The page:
Wednesday, October 6, 2010

Trailer Announcer Art Gilmore Passes On

Art Gilmore, who provided the voice for movie trailers, television show introductions, and various other voice work, passed on September 25 at the age of 98.

Arthur Gilmore was born in Tacoma, Washington on March 18, 1912. Shortly after he was born, Mr. Gilmore's family moved to Massachusetts. He attended Washington State University where he began his career in entertainment by working at the university radio station. In 1936 he went to work for Warner Brothers' radio station KFWB in Hollywood. He later moved to the CBS radio station KNX. He served as the announcer on various radio shows, including Amos 'n' Andy, Red Ryder, and The Sears Radio Theatre. He did his first work in film for the 1941 movie Lone Wolf Takes a Chance, where he provided the voice of a newsreel announcer. It would be in the Forties that he did his first work on movie trailers. During World War II he served in the United States Navy.

It would be for his work as the announcer on movie trailers for which Art Gilmore would be best known. Over the years he would provide the voice for the trailers of such movies as Dumbo (1941), Gilda (1946), It's a Wonderful Life (1946), Born Yesterday (1950), A Place in the Sun (1951), Roman Holiday (1953), Shane (1953), The War of the Worlds (1953), Rear Window (1954), White Christmas (1954), War and Peace (1956), South Pacific (1958), Vertigo (1958), Ocean's 11 (1960), Where the Boys Are (1960), Bye Bye Birdie (1963), and Fahrenheit 451. In all he did around 3000 trailers. Mr. Gilmore also served as a the narrator on many documentaries. his voice was utilised in such films as Saboteur (1942), Yankee Doodle Dandy (1942), Rendezvous 24 (1946), The Big Clock (1948), Valentino (1951), and Rear Window (1954).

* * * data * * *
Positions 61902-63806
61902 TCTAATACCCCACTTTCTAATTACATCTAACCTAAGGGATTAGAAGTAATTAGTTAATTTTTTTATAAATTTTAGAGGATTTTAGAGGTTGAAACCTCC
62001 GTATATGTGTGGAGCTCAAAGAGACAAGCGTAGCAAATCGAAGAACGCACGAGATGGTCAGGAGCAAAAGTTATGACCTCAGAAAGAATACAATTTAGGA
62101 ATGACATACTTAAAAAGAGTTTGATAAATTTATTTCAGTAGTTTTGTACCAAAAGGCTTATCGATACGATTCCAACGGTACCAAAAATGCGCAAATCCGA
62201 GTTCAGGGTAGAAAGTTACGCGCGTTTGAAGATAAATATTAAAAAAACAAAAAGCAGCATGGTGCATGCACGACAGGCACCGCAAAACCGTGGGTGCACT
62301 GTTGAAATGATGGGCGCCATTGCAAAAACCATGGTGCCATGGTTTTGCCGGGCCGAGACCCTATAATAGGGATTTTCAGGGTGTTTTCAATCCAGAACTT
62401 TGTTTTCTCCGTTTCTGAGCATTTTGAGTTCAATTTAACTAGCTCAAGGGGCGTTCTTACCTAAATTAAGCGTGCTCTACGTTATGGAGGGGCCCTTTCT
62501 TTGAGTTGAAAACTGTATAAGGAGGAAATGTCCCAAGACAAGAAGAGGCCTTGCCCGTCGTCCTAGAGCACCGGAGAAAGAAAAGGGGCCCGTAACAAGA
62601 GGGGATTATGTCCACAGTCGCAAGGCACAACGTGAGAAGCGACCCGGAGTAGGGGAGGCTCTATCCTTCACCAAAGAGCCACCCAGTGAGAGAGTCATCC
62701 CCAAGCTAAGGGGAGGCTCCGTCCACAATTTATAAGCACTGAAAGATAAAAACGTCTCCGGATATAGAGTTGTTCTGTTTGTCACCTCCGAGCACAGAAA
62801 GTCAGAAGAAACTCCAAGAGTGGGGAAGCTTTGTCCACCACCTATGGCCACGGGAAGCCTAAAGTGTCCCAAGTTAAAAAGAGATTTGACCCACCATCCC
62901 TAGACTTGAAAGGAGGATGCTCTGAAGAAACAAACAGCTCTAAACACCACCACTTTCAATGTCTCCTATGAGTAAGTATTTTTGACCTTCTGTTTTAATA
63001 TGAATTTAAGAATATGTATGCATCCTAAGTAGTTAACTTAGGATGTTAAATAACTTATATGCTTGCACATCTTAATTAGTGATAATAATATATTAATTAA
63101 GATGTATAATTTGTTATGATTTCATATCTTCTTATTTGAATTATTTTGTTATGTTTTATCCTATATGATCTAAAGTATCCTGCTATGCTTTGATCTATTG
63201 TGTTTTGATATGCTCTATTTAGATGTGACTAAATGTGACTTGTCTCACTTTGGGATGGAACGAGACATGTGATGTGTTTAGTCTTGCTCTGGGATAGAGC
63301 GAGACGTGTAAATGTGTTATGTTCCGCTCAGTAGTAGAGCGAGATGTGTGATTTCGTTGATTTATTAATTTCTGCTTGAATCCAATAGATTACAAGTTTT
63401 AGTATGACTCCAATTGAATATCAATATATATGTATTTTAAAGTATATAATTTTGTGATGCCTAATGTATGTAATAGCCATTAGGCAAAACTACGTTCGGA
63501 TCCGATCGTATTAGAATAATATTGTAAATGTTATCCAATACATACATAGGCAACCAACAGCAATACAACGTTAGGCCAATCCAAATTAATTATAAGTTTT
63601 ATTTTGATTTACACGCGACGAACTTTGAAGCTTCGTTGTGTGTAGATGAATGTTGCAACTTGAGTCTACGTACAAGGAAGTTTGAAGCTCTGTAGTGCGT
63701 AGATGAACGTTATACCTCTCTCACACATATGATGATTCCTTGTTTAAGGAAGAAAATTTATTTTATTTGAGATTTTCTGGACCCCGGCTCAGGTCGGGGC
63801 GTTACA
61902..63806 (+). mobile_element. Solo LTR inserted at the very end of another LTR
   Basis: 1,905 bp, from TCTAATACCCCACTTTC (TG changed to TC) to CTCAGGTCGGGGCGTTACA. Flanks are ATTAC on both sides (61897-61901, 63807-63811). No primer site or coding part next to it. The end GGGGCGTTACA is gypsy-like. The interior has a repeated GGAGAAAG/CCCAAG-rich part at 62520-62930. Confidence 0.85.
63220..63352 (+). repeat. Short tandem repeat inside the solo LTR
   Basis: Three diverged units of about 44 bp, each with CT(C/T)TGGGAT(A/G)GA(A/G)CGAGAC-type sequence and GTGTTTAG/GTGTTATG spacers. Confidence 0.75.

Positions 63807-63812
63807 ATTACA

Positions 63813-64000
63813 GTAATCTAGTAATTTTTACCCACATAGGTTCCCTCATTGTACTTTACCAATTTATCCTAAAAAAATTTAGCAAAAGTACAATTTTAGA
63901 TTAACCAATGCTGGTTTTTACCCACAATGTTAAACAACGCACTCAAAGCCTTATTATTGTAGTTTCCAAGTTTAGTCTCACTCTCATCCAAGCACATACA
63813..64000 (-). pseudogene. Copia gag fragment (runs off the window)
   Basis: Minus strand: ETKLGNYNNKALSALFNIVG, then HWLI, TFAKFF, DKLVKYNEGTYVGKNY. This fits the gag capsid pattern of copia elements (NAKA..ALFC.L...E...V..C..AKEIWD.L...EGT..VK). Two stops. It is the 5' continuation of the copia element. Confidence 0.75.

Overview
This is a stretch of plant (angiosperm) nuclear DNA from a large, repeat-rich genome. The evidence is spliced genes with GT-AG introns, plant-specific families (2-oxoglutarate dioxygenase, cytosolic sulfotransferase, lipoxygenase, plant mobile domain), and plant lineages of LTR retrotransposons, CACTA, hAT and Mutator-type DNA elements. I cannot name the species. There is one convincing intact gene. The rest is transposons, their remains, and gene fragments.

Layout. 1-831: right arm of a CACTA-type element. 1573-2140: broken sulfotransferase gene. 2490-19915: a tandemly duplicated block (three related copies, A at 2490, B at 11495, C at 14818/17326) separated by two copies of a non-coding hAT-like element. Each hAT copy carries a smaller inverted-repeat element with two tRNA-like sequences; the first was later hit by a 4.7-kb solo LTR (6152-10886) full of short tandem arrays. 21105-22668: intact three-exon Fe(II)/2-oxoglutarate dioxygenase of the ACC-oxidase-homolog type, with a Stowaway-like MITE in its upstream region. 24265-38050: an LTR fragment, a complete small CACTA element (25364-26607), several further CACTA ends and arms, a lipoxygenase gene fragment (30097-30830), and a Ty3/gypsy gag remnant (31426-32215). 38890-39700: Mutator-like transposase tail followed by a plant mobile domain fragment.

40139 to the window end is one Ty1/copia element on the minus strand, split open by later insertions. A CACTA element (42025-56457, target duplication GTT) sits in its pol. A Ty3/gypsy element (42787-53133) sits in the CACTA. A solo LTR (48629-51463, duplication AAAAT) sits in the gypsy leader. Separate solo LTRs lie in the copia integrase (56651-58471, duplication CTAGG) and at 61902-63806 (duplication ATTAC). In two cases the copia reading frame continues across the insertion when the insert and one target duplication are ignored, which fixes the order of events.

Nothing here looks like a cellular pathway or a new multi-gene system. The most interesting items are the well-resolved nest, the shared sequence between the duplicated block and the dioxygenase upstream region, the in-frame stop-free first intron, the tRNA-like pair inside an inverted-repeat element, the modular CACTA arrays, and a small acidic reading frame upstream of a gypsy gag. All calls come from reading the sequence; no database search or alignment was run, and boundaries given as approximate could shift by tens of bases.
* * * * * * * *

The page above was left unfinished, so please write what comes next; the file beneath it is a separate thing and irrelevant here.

Mr. Gilmore would eventually move into television. He served as an announcer or narrator on such shows as Shower of  Stars, Climax, The Red Skeleton Show, Highway Patrol, and Mackenzie's Raiders. He also provided incidental voices for shows, such as the radio announcer on The Waltons.

Mr. Gilmore would also go into acting. He appeared in such films as Rendezvous 24 (1946), When Worlds Collide (1951), and Suicide Battalion (1958). He appeared in such TV Shows as Boston Blackie, The Whistler, Waterfront, The Adventures of Fu Manchu, Captain Midnight, Mary Tyler Moore, and Emergency. He was a regular on both Dragnet (the Fifties and Sixties incarnations) and Adam-12.

Art Gilmore was perhaps the most famous trailer announcer besides the legendary Don Lafontaine. And this was with good reason. Mr. Gilmore had a strong, clear voice capable of conveying just the right emotion for the movie whose trailer he announced. Indeed, he announced trailers for everything from comedies to thrillers to dramas to science fiction movies. His talents also proved useful on television, where his strong, authoritative narration of Highway Patrol would provide inspiration for generations of television narrators, down to today's Law and Order franchise. Mr. Gilmore had an enormous gift in a strong voice that could display nearly every emotion under the sun. And he put it to good use in hundreds of hours of movie trailers and TV shows.

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